10th January 1893 - 17th January 1932


Albert Jacka was born on January 10th 1893 in Layard Victoria, Australia. At the age of five his family moved to Wedderburn where he grew up.  He was one of seven children to Nathaniel and Elizabeth. He had three sisters, Fanny, Elsie and Bettie, and three brothers, Samual, Sidney and William. Sidney and William would also serve in the Great War.

Albert had a fair complexion with brown hair and blue eyes.  He was not a tall man, only 169cm, however he was very well built. Before the war Albert excelled at sports, in particular cycling where he toured around the state of Victoria competing. He was also very good at boxing and Australian rules football.

His schooling was completed at Wedderburn to grade six after which he worked with his father who was a farmer, road contractor and carter. At the age of 18 Albert began work in the Victorian State Forests Department as a labourer. When Albert was 21 war broke out.

After his original enlistment papers were lost, Albert travelled to Melbourne to sign up again on 8th September 1914. He trained at Broadmeadows camp outside Melbourne and was assigned to the 14th Battalion, part of the 4th Brigade and 2nd Division of the First Australian Imperial Force. His Brigade commander was a Colonel by the name of John Monash.

On the 22nd December 1914 Albert, along with 2000 other officers and men, boarded the HMAT Ulysses bound for Alexandria, Egypt.  They reached their destination on the 31st of January 1915 and marched to their desert camp just outside Heliopolis. Here they trained for the next ten weeks beneath the Sphinx and pyramids.

On 13th April they left their camp and reached Mudros Harbour on Lemnos Island near Turkey. From here the Australian troops learnt that they would be attacking a place known as the Gallipoli peninsula on the 25th April. To their disappointment the 4th Brigade would be attacking in the second wave which did not commence until the following day.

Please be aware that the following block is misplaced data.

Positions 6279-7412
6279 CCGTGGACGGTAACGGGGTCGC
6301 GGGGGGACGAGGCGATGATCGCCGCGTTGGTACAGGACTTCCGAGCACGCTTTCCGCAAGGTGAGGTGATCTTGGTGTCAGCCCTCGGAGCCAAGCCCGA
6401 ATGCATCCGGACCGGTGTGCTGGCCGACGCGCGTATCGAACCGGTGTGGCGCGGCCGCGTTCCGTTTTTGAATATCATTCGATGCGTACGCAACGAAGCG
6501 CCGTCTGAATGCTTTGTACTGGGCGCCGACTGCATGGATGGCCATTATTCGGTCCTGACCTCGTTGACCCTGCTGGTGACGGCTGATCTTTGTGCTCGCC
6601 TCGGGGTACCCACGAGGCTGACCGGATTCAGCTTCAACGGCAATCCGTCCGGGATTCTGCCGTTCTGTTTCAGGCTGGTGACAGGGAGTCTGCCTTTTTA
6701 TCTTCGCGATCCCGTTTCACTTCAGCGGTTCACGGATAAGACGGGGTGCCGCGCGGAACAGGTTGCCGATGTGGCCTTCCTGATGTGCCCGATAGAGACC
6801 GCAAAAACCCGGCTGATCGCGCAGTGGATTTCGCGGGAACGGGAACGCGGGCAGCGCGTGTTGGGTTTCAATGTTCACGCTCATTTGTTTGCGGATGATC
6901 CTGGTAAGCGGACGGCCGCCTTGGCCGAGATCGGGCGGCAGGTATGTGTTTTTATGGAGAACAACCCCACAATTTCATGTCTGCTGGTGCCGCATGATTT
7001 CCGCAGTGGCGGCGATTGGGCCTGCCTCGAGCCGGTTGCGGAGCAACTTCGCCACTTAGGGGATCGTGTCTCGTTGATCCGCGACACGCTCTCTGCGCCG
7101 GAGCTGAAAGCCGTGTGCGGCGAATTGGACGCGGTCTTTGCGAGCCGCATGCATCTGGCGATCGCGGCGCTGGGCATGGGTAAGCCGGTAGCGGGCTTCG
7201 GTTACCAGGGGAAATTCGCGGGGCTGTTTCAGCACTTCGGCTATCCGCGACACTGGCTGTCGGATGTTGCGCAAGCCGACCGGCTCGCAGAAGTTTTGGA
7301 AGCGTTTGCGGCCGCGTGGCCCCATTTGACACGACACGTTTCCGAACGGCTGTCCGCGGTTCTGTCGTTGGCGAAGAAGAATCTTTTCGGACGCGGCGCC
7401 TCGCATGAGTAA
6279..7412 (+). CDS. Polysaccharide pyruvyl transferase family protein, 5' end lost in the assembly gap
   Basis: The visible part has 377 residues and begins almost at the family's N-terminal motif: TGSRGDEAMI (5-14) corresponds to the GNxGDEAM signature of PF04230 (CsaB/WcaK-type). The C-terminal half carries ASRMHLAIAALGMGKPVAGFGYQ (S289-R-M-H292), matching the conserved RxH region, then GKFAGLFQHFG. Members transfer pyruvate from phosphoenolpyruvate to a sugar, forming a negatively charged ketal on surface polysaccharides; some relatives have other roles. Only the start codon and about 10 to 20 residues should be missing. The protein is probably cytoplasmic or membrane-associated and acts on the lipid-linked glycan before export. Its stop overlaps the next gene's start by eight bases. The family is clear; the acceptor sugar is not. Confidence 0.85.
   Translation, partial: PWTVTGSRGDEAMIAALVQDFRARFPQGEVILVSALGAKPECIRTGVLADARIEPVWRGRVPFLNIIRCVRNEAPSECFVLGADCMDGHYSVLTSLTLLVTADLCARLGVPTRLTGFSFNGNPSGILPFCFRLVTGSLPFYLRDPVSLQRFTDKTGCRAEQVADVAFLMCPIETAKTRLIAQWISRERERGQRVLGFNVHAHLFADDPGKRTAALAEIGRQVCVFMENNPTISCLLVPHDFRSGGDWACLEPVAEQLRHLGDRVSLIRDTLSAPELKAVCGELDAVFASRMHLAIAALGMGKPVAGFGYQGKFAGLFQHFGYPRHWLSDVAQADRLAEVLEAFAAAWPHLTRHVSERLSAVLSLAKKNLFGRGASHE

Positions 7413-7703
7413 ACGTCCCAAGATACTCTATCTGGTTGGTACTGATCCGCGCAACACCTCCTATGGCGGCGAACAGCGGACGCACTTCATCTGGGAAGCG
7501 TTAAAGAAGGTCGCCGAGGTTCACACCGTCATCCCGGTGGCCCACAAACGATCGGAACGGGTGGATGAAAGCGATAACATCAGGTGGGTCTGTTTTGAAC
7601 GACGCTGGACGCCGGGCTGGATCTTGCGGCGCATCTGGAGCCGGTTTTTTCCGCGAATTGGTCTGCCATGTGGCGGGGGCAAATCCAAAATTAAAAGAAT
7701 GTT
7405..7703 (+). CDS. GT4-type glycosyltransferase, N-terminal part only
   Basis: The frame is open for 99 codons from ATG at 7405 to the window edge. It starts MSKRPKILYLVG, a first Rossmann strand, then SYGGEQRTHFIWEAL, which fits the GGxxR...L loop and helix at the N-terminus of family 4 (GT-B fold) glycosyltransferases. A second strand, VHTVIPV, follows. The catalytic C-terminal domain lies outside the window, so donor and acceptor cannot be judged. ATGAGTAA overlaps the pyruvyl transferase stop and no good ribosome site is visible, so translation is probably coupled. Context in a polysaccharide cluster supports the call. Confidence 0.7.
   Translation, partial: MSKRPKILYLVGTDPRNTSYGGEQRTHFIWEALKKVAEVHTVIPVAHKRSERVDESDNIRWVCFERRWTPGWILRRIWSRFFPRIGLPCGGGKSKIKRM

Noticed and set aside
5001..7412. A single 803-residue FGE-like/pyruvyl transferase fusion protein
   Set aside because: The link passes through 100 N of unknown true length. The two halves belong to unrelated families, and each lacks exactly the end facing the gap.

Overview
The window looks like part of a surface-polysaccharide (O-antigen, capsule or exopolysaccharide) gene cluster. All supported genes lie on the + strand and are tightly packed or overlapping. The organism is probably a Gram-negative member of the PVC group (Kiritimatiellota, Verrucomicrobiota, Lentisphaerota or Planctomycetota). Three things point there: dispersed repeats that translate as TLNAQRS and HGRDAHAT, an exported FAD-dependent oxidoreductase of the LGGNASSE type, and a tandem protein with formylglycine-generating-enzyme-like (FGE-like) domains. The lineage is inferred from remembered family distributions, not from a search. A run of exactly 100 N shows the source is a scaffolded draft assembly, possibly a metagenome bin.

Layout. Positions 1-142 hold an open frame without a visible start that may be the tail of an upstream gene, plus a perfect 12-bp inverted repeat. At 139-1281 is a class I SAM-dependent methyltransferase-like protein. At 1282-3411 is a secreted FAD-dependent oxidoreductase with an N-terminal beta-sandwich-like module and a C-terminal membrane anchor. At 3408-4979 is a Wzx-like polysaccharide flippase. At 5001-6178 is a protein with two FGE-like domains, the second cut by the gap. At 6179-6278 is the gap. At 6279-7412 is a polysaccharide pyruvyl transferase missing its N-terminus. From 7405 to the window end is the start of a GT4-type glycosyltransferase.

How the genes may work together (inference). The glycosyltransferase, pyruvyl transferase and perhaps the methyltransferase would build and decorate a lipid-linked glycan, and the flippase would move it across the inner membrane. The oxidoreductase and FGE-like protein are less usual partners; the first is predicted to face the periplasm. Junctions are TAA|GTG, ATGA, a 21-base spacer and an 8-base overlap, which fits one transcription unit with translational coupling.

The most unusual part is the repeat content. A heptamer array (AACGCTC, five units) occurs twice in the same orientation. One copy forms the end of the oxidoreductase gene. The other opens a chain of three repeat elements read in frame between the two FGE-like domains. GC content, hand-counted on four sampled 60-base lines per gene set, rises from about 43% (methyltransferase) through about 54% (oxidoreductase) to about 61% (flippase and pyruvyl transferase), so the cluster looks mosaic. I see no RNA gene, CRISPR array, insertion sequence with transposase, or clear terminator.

On the morning of the 25th Albert left Lemnos Island on board the Seanchoon, a troop carrier with around 1200 men, which anchored off the Gallipoli peninsula. From there they watched anxiously as their mates commenced the attack. At the end of the day they witnessed part of the beach being evacuated. Volunteers were called for and at 6:30pm Albert and 30 others raised their hands to help carry the wounded from the beach.

The following day Albert landed with the rest of his Battalion on the peninsula. Their first assignment was to occupy a position known as Courtney’s Post. He was immediately subject to intense fire.

Albert was not perturbed by the scene of dead, dying and wounded men. He had numerous close calls, one of which he noted in his diary. While sleeping in reserve, a shell burst near him, killing a lieutenant lying next to him. He noted “I was unscathed.” Albert also began to show a side of his fearlessness when he crept into no man’s land to retrieve the body of dead German Soldier. This would have been done simply out of curiosity.

While positioned at Courtney’s Post, Abert’s D company was called to the front line and in the early hours of 19th May, following a brutal night of shelling, the Turks attacked.  After lobbing grenades into a section of trench, the Turks jumped in and held a seven yard section. Albert was also positioned in the trench and advanced to an indentation in the trench wall which provided cover. Jacka fired across into the trench wall therefore halting the Turkish advance. Jacka also managed to reach his Lieutenant down a communication trench where he asked for ten men to lobby a counter attack. He received four.